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Disc barrow 200m north of The Packway and south of the westernmost of Alanbrooke's Plantations

List Entry Summary

This monument is scheduled under the Ancient Monuments and Archaeological Areas Act 1979 as amended as it appears to the Secretary of State to be of national importance. This entry is a copy, the original is held by the Department for Culture, Media and Sport.

Name: Disc barrow 200m north of The Packway and south of the westernmost of Alanbrooke's Plantations

List entry Number: 1009058

Location

The monument may lie within the boundary of more than one authority.

County:

District: Wiltshire

District Type: Unitary Authority

Parish: Durrington

National Park: Not applicable to this List entry.

Grade: Not applicable to this List entry.

Date first scheduled: 24-Mar-1995

Date of most recent amendment: Not applicable to this List entry.

Legacy System Information

The contents of this record have been generated from a legacy data system.

Legacy System: RSM

UID: 10407

Asset Groupings

This list entry does not comprise part of an Asset Grouping. Asset Groupings are not part of the official record but are added later for information.

List entry Description

Summary of Monument

Legacy Record - This information may be included in the List Entry Details.

Reasons for Designation

A small number of areas in southern England appear to have acted as foci for ceremonial and ritual activity during the Neolithic and Bronze Age periods. Two of the best known and earliest recognised areas are around Avebury and Stonehenge, now jointly designated as a World Heritage Site. The area of chalk downland which surrounds Stonehenge contains one of the densest and most varied groups of Neolithic and Bronze Age field monuments in Britain. Included within the area are Stonehenge itself, the Stonehenge cursus, the Durrington Walls henge, and a variety of burial monuments, many grouped into cemeteries. The area has been the subject of archaeological research since the 18th century when Stukeley recorded many of the monuments and partially excavated a number of the burial mounds. More recently, the collection of artefacts from the surfaces of ploughed fields has supplemented the evidence for ritual and burial by revealing the intensity of contemporary settlement and land-use. In view of the importance of the area, all ceremonial and sepulchral monuments of this period which retain significant archaeological remains are identified as nationally important. Disc barrows, the most fragile type of round barrow, are funerary monuments of the Early Bronze Age, with most examples dating to the period 1400-1200 BC. They occur either in isolation or in round barrow cemeteries. Disc barrows were constructed as a circular or oval area of level ground defined by a bank and internal ditch and containing one or more central or eccentrically located small, low mounds, covering burials, usually in pits. The burials, normally cremations, are frequently accompanied by pottery vessels, tools and personal ornaments. It has been suggested that disc barrows were normally used for the burial of women, although this remains unproven. However, it is likely that the individuals buried were of high status. Disc barrows are rare nationally, with about 250 examples, many of which are in Wessex. Twenty-nine examples are known from the Stonehenge area. Their richness in terms of grave goods provides important evidence for chronological and cultural links amongst prehistoric communities over a wide area of southern England, as well as providing an insight into their beliefs and social organisation.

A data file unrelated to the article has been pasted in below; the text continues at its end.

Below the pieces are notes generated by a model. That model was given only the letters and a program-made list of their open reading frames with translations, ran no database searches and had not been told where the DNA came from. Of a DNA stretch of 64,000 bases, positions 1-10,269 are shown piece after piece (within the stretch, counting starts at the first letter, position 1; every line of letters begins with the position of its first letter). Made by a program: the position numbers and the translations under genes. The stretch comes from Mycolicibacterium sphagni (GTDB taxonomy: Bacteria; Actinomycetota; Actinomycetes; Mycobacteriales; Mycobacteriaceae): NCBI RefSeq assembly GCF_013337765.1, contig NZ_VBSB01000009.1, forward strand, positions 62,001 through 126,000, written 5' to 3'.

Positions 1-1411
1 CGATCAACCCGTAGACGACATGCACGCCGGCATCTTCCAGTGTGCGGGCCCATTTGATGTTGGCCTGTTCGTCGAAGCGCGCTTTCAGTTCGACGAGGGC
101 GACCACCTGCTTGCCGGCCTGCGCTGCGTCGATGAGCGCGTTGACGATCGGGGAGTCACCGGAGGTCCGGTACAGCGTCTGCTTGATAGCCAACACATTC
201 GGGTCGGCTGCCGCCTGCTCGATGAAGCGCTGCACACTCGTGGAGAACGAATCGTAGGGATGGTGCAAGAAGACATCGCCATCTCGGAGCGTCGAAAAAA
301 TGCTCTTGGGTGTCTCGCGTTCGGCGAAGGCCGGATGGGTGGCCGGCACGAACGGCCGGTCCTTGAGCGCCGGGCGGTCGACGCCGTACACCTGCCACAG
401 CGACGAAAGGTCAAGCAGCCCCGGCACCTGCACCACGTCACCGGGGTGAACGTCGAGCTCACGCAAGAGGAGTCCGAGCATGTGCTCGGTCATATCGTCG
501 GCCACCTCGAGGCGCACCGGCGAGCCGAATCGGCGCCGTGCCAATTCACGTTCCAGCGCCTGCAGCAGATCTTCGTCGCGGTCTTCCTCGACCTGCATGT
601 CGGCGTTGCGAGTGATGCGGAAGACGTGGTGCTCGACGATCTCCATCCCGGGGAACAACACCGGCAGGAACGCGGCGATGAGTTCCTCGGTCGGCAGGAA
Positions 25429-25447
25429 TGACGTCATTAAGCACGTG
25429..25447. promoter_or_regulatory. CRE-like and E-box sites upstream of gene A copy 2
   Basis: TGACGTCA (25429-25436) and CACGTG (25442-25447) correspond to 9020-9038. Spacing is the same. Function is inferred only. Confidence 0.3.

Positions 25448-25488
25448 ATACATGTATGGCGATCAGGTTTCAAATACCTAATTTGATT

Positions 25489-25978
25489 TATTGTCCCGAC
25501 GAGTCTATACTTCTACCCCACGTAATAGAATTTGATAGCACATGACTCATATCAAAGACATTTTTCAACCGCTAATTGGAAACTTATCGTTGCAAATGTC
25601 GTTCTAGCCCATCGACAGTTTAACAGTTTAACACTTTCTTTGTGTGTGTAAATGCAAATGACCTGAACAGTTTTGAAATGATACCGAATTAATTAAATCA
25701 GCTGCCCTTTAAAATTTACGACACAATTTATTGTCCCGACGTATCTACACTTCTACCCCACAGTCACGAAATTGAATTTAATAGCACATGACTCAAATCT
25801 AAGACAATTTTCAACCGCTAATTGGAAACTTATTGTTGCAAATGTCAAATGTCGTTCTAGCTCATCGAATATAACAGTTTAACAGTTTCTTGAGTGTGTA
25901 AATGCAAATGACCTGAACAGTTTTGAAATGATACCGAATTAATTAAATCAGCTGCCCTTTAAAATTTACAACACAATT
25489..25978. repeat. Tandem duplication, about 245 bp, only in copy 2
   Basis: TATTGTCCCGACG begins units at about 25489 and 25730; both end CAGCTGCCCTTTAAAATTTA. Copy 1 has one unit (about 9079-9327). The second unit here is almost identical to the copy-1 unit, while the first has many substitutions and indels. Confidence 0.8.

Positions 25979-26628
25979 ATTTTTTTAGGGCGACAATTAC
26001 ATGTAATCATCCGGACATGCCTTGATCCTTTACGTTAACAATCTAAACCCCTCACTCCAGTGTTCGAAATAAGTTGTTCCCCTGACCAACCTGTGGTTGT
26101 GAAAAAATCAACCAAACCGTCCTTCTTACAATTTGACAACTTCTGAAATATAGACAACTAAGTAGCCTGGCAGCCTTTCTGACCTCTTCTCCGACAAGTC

Despite disturbance caused by military activity and cultivation, the disc barrow 200m north of The Packway will contain archaeological remains and environmental evidence relating to the monument and the landscape in which it was constructed.

History

Legacy Record - This information may be included in the List Entry Details.

Details

The monument includes a disc barrow situated 200m north of The Packway and 250m south of the westernmost of the three Alanbrooke's Plantations. The barrow is now difficult to identify on the ground, being situated in an area formerly occupied by military buildings and more recently disturbed by cultivation. However, it is visible on aerial photographs as a vegetation mark from which it is calculated to have an overall diameter of c.50m, including a ditch c.3m wide and an outer bank c.6m wide.

MAP EXTRACT The site of the monument is shown on the attached map extract. It includes a 2 metre boundary around the archaeological features, considered to be essential for the monument's support and preservation.

Selected Sources

Books and journals
Hoare, R C, Ancient History of Wiltshire, (1812), 176

National Grid Reference: SU 10809 44830

Map

Map
© Crown Copyright and database right 2018. All rights reserved. Ordnance Survey Licence number 100024900.
© British Crown and SeaZone Solutions Limited 2018. All rights reserved. Licence number 102006.006.
Use of this data is subject to Terms and Conditions.

The above map is for quick reference purposes only and may not be to scale. For a copy of the full scale map, please see the attached PDF - 1009058 .pdf

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This copy shows the entry on 26-Apr-2018 at 01:33:32.

End of official listing